Shazam starts turning profit after one billion downloads


Music discovery app Shazam has announced that it is now a profitable business, 15 years after it was established.

The UK company, which is now one of those rare "unicorns" worth over $1 billion, also revealed it has passed the one billion downloads mark. The fact that it has achieved half of those in the past two years alone highlights its strong growth.

Best known as a useful tool for telling people what tune they're listening to in an ad or on the radio, diversity has been key to Shazam's recent growing success. 

Executive chairman Andrew Fisher told the Telegraph that, while the company had actually been profitable in the past, it had gone "back into loss-making" to broaden its business and "develop a new paradigm for the advertising industry".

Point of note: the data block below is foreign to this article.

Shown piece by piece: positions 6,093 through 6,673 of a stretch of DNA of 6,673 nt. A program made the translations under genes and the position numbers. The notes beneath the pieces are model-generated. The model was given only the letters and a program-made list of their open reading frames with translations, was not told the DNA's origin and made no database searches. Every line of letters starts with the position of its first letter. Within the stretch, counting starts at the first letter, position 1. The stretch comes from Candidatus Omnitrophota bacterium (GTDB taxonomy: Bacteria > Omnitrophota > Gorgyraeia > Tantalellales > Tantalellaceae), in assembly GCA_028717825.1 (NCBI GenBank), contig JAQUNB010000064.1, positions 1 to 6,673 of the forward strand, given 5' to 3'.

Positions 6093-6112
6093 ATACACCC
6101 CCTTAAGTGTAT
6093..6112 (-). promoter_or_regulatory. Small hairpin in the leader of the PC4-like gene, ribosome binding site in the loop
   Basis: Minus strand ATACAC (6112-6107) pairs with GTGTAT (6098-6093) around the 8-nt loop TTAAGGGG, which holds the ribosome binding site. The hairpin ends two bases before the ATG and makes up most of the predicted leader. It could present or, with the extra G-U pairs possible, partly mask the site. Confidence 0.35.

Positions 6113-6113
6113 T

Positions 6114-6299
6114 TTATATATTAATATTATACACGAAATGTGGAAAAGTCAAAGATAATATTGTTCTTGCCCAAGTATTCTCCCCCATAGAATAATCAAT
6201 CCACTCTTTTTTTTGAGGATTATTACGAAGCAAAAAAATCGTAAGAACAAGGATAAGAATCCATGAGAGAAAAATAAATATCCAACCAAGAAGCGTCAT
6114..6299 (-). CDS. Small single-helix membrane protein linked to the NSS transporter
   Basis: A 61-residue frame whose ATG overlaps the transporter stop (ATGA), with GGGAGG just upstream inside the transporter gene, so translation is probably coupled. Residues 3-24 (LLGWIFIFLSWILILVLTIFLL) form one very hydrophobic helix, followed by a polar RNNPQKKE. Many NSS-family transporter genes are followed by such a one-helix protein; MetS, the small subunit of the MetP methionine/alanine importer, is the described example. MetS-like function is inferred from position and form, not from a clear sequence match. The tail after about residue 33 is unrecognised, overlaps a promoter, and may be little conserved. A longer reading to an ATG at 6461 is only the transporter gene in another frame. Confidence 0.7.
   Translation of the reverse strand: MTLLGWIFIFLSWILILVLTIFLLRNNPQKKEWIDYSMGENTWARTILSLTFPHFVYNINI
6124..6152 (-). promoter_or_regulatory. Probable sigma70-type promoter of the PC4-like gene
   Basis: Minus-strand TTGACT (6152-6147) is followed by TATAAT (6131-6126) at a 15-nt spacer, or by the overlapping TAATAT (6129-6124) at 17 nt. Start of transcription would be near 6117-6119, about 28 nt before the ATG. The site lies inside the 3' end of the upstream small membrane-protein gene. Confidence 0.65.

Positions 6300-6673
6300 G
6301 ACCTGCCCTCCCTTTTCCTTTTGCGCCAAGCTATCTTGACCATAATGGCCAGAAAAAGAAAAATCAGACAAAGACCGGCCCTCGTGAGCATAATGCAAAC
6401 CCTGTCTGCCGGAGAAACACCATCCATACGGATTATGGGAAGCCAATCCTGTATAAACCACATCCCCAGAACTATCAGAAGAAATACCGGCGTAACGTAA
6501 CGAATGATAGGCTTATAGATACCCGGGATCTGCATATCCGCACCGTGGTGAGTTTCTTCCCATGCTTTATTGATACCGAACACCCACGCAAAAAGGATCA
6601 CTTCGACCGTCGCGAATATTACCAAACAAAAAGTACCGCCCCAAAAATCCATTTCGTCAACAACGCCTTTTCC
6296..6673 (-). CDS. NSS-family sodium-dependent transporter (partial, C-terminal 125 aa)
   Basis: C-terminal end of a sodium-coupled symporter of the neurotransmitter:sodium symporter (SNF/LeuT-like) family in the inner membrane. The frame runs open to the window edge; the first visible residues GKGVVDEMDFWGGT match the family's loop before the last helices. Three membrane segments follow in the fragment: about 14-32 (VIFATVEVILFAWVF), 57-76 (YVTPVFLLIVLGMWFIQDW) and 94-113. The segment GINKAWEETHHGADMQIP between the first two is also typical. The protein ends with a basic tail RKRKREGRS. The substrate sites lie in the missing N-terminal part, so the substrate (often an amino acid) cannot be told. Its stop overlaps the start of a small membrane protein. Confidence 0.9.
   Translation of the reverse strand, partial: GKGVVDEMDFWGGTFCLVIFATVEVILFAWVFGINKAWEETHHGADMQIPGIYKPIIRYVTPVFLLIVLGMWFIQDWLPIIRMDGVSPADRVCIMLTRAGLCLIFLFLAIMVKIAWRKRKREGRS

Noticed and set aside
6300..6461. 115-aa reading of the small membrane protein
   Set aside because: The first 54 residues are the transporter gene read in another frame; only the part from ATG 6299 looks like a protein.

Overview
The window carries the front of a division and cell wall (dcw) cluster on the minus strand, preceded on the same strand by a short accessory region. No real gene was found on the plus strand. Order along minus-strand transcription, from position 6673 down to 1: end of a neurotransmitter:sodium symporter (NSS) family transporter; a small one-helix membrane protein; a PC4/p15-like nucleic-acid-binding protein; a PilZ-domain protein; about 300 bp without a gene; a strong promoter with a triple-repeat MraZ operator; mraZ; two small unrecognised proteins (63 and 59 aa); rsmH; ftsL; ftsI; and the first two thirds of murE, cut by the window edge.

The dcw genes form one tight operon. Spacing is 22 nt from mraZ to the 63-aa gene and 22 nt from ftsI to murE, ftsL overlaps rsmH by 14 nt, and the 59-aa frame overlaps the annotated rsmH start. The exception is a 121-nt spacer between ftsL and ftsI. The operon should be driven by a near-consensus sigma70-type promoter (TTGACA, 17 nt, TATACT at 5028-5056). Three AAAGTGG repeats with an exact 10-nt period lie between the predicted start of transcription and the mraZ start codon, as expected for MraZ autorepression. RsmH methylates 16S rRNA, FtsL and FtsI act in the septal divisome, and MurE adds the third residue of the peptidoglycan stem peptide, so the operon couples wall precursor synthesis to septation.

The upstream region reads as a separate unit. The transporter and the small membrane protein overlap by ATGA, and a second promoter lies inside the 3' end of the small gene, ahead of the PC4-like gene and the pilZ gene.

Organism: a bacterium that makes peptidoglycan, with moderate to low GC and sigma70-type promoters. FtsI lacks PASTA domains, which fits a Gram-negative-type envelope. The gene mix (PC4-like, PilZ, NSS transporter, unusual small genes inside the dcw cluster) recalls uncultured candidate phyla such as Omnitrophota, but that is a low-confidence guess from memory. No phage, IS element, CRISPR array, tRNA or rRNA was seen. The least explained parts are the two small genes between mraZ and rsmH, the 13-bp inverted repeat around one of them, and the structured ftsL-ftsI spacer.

That means new features including image recognition which, for example, allows you to scan film posters and get links to tickets, and expanded search functions that not only give you the title of a song playing in an ad, but links to the service being plugged.

"We still provide the name of the song in the advert," Fisher said, "But then we go on to provide a richer experience. We've been able to provide immediate responses at the point of inspiration."

"As we've matured these areas of the business it has helped us get back to profitability," Fisher added. 

While the app once made most of its money by directing users to iTunes to purchase songs they heard and getting a slice of the transaction, today advertising is driving the company forward. It doesn't appear to have hurt its popularity, with 20 million people using the app on a daily basis.

Shazam now has its sights set on emerging markets in Africa, Asia and the Middle East, and is releasing a pared-back version of the app that works with slower connection speeds next week.

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